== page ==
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Gwitt is a name that was brought to England by the ancestors of the Gwitt family when they emigrated following the Norman Conquest of 1066. The name Gwitt comes from Guyat, a pet form of the Old French given name Guy.

Early Origins of the Gwitt family


The surname Gwitt was first found in Sussex where they held a family seat at early times, after the Norman Conquest of 1066.

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Early History of the Gwitt family

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Early History of the Gwitt family


This web page shows only a small excerpt of our Gwitt research.
Another 333 words (24 lines of text) covering the years 1554, 1746, 1813, 1460, 1537, 1503, 1542, 1536, 1521, 1554, 1550, 1623, 1588, 1644, 1616 and 1685 are included under the topic Early Gwitt History in all our PDF Extended History products and printed products wherever possible.

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Gwitt Spelling Variations

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Gwitt Spelling Variations


A multitude of spelling variations characterize Norman surnames. Many variations occurred because Old and Middle English lacked any definite spelling rules. The introduction of Norman French to England also had a pronounced effect, as did the court languages of Latin and French. Therefore, one person was often referred to by several different spellings in a single lifetime. The various spellings include Wyatt, Wyat and others.

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Early Notables of the Gwitt family (pre 1700)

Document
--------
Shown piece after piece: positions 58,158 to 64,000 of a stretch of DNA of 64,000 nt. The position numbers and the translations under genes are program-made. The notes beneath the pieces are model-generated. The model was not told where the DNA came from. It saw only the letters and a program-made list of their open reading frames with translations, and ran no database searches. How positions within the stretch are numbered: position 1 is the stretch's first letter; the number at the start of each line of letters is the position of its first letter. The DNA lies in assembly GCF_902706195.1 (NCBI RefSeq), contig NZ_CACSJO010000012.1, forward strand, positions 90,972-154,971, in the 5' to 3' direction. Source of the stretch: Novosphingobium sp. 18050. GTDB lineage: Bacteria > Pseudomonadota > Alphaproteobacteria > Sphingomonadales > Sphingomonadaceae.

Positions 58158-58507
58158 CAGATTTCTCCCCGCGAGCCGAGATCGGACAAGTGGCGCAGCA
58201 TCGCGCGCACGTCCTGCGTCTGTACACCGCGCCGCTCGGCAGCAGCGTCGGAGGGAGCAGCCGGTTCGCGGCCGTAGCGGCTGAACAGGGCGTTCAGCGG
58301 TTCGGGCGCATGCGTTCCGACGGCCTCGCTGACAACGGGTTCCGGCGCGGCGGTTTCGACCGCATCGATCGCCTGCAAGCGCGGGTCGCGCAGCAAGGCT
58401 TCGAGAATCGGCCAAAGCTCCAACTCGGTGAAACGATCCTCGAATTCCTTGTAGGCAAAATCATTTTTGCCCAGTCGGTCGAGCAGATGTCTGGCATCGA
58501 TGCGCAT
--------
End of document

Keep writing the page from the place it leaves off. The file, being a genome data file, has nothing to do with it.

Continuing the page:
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Early Notables of the Gwitt family (pre 1700)


Outstanding amongst the family at this time was Sir Francis Wyatt; Sir Henry Wyatt (1460-1537), an English courtier from Yorkshire; and his son, Sir Thomas Wyatt (1503-1542), an early English language poet and statesman, knighted by Henry VIII in 1536; Sir Thomas Wyatt the Younger (1521-1554), an English rebel leader during...
Another 52 words (4 lines of text) are included under the topic Early Gwitt Notables in all our PDF Extended History products and printed products wherever possible.

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Migration of the Gwitt family to the New World and Oceana

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Migration of the Gwitt family to the New World and Oceana


Many English families left England, to avoid the chaos of their homeland and migrated to the many British colonies abroad. Although the conditions on the ships were extremely cramped, and some travelers arrived diseased, starving, and destitute, once in the colonies, many of the families prospered and made valuable contributions to the cultures of what would become the United States and Canada. Research into the origins of individual families in North America has revealed records of the immigration of a number of people bearing the name Gwitt or a variant listed above: Sir Francis and Lady Margaret Wyatt, who settled in Virginia in 1621; George Wyatt, who arrived in Virginia in 1662; Christopher Wyatt, who settled in Barbados with his servants in 1680.

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The Gwitt Motto

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The Gwitt Motto


The motto was originally a war cry or slogan. Mottoes first began to be shown with arms in the 14th and 15th centuries, but were not in general use until the 17th century. Thus the oldest coats of arms generally do not include a motto. Mottoes seldom form part of the grant of arms: Under most heraldic authorities, a motto is an optional component of the coat of arms, and can be added to or changed at will; many families have chosen not to display a motto.

Motto: Duriora virtus
Motto Translation: Virtue tries harder things.


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Gwitt Family Crest Products

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Gwitt Family Crest Products



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See Also

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